Studies that assessed efficacy of Bach flower remedies were conducted in UK, Germany, Israel and USA in students with examination anxiety or children with attention-deficit hyperactivity disorder (ADHD). Where reported, mean ages were 25.6 to 28 years for students and seven to 11 years for children. Treatment duration ranged from three hours to three months. Outcome measures were the State-Trait Anxiety Inventory (STAI) or S-anxiety subscale scores, Conner's scores or German Test Anxiety Inventory (TAI-G) score.

Studies were selected by two reviewers independently. Disagreements were resolved by consensus or involvement of a third reviewer.

Assessment of study quality

Risk of bias for RCTs was assessed using criteria from the Cochrane Collaboration and classed as high, low or unclear. This covered the generation of the randomisation sequence, allocation concealment, baseline comparability of groups, blinding, completeness of outcome data and reporting and loss to follow-up. For observational studies, the assessment covered selection of cases and controls or cohorts, adjustment for confounders, methods of outcome assessment, length of follow-up and methods of statistical analysis. Studies with a fatal flaw for any item were classed as high risk of bias. Evidence for key questions was rated using the GRADE profile.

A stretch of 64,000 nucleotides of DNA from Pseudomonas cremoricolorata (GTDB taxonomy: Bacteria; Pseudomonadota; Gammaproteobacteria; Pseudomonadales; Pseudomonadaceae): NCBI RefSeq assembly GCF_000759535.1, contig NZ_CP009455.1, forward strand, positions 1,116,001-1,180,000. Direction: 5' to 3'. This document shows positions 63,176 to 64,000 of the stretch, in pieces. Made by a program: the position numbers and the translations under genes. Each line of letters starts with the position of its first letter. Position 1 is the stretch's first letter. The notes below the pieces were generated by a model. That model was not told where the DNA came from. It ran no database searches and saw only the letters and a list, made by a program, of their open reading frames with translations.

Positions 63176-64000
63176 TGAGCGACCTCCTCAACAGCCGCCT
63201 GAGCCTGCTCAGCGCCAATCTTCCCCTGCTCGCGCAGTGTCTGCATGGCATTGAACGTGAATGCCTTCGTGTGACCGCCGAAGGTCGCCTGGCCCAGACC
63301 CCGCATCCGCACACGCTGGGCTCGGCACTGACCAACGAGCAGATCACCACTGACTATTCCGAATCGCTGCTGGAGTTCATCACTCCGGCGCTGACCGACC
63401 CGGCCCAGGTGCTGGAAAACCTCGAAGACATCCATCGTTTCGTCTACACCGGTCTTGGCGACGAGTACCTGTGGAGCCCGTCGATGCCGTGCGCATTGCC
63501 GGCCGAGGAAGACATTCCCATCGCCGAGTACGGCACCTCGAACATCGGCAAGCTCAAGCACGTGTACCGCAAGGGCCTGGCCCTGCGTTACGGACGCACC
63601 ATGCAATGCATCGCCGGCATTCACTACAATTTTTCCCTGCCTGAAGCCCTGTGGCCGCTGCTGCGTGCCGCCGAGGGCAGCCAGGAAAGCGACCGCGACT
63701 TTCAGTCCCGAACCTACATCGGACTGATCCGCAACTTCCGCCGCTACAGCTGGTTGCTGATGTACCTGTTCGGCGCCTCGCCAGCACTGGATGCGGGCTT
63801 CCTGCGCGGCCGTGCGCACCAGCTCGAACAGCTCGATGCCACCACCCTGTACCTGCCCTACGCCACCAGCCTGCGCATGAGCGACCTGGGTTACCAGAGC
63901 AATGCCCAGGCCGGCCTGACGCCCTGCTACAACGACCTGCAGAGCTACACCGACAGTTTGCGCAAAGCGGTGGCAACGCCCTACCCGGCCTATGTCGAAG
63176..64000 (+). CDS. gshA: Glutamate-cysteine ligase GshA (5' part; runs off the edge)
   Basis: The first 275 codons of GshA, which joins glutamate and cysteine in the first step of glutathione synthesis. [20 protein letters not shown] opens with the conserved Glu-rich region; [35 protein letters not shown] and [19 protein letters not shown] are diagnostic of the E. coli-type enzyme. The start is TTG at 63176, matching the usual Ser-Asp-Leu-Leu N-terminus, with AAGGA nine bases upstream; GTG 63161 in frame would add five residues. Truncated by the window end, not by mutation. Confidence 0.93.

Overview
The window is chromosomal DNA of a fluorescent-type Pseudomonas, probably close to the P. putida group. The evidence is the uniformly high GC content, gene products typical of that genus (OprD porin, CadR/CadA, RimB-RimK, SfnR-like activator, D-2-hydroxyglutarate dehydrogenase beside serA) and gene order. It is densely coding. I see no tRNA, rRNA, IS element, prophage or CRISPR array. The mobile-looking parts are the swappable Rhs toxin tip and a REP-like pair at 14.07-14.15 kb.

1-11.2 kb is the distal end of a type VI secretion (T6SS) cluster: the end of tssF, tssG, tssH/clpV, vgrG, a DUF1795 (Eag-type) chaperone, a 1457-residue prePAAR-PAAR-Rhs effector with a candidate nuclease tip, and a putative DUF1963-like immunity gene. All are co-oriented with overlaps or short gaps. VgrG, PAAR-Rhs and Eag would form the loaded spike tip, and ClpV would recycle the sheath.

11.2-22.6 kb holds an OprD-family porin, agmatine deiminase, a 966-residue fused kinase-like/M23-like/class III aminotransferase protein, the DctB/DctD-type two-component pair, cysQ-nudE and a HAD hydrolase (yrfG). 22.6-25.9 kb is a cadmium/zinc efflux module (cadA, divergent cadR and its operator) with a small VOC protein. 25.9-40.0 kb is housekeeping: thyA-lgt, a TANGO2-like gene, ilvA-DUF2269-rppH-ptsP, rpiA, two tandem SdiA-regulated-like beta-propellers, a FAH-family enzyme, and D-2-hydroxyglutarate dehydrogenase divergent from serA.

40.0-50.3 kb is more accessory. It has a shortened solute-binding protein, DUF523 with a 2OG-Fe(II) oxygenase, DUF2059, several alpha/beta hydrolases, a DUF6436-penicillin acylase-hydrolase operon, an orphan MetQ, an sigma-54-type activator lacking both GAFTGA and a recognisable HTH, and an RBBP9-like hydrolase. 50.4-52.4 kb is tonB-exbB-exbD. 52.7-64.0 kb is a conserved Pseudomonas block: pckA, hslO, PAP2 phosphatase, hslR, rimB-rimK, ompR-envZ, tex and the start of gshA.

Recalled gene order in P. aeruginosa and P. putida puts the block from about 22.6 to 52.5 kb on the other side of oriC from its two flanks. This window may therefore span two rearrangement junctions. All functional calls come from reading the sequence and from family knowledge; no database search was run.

Risk of bias assessment was performed by one reviewer and checked by a second. Disagreements were resolved by discussion or referral to a third party.

Data extraction

Mean reductions in outcomes for each group and corresponding p-values were extracted where possible.

Data extraction was performed by one reviewer and checked by a second. Disagreements were resolved by discussion or referral to a third party. Authors were contacted for further information if necessary.

Methods of synthesis

Results were presented in a narrative synthesis.